Germany's gas storage levels hit 100% capacity
Germany's gas storage facilities are now at full capacity as the country prepares for a winter of disrupted supplies. Russia has slashed exports to Europe, forcing Berlin to look for other sources.
Data published on Tuesday by the European gas storage association GIE showed that natural gas storage facilities in Germany have now reached 100% capacity.
Europe's largest economy has been building its reserves after Russia cut deliveries in the wake of its invasion of Ukraine.
A cushion against shortages
Full storage tanks could prove a helpful buffer to ensure supplies for businesses and consumers over the winter months.
The country met its gas-saving targets ahead of schedule, having reached a 95% target set for November by mid-October.
"The total storage level in Germany stands at 100%," said the Federal Network Agency, Germany's energy regulator.
The storage milestone was reached on the same day that Germany opened a new quay dedicated to the import of liquified natural gas (LNG) by sea as an alternative to piped Russian supplies. Five such terminals are planned in total.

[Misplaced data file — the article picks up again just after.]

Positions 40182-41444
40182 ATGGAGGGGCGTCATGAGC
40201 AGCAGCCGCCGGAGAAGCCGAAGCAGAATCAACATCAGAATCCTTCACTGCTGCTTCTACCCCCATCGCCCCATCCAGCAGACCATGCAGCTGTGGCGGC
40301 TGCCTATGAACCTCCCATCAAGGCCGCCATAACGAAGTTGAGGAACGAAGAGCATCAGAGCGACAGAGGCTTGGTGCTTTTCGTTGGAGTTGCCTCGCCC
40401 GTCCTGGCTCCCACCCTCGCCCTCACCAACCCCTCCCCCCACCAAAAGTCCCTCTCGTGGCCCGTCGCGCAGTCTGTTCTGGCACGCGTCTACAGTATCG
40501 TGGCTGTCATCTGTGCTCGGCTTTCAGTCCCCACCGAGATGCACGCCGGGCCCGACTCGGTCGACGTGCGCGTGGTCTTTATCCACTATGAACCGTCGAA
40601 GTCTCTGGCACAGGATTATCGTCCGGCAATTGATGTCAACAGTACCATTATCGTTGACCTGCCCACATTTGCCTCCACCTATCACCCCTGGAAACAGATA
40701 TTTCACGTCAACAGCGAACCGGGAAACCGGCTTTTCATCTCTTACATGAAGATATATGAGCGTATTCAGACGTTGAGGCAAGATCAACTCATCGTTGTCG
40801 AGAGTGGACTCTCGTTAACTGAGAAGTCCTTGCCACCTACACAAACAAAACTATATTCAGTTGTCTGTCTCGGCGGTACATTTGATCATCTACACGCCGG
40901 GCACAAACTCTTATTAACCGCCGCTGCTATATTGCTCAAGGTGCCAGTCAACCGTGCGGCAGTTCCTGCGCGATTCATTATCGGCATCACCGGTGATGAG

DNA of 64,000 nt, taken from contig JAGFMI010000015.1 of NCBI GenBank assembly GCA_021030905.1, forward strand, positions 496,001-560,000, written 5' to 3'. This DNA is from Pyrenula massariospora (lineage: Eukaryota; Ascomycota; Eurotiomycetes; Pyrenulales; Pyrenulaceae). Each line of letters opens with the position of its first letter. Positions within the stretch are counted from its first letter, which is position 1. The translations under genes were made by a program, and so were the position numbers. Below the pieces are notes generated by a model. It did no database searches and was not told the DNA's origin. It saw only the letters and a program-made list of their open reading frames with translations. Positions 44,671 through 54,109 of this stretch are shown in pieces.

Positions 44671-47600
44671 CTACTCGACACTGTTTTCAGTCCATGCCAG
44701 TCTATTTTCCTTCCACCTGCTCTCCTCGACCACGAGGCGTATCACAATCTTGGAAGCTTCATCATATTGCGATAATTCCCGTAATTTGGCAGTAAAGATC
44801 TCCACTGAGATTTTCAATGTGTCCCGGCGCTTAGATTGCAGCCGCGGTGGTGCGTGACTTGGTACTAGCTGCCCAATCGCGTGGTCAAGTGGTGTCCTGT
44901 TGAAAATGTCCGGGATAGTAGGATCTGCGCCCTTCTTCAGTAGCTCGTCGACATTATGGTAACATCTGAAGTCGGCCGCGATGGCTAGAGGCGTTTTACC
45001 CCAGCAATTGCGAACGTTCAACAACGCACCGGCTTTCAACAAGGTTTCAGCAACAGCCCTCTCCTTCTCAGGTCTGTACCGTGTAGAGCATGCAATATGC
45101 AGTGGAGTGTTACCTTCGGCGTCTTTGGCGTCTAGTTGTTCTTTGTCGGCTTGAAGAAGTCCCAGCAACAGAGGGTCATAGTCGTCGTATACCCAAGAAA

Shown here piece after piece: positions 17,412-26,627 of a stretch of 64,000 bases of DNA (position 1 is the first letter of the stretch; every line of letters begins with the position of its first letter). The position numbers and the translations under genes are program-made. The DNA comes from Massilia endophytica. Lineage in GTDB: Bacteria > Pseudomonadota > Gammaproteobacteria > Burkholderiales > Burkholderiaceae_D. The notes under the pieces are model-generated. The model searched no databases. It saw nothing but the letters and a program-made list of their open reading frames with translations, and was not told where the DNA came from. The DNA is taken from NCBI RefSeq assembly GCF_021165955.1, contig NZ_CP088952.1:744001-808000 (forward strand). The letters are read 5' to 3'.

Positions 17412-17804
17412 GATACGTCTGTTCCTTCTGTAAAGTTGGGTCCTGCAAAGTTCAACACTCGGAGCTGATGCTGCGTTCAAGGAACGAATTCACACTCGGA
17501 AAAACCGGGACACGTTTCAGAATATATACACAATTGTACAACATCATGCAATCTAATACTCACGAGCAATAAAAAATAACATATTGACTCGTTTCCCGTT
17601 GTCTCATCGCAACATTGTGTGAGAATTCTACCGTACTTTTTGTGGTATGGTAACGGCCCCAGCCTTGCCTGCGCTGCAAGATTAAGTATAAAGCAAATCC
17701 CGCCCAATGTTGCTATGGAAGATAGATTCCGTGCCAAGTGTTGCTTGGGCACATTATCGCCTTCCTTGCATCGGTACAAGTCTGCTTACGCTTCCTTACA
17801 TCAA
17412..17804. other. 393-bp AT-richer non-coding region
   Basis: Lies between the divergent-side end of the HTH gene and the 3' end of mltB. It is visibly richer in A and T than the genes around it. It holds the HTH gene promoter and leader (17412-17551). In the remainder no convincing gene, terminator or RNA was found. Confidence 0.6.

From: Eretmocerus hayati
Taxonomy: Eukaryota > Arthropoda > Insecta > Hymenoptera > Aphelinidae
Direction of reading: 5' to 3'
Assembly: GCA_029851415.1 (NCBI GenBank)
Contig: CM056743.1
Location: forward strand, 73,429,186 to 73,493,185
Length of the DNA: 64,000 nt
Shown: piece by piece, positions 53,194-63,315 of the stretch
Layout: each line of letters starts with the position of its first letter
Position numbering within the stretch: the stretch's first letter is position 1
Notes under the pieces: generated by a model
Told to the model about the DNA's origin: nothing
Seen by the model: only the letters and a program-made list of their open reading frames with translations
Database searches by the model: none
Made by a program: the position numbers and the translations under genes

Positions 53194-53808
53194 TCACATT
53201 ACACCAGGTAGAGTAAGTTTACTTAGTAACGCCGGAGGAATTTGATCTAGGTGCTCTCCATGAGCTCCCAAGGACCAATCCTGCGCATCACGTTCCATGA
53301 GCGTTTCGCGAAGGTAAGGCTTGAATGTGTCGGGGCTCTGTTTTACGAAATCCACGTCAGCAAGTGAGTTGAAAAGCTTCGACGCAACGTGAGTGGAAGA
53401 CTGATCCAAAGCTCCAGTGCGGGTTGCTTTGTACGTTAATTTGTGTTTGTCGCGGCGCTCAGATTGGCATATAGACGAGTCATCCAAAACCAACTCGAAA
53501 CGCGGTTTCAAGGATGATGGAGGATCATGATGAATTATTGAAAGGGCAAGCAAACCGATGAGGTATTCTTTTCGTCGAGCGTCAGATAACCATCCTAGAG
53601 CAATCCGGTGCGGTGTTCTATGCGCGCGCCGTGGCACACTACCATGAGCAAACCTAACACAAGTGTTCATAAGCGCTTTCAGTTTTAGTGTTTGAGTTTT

President of the Federal Network Agency Klaus Müller said that the events together represented a "double success."
"We now need this momentum for the expansion of renewable energies and their grids," said Müller.
The success of Germany's gas-saving effort was bolstered in part by Berlin's efforts to source alternative supplies. These have included LNG imports from producers such as Norway and the United States.
Businesses and private consumers have also adapted, heeding calls to reduce consumption. That was in part made possible by mild autumn weather that meant there was less need for heating than might otherwise have been expected.
The drive to avoid an energy crunch has also included temporarily reactivating old oil- and coal-fired power stations, and extending the life spans of Germany's last three nuclear power plants.
rc/fb (AFP, dpa)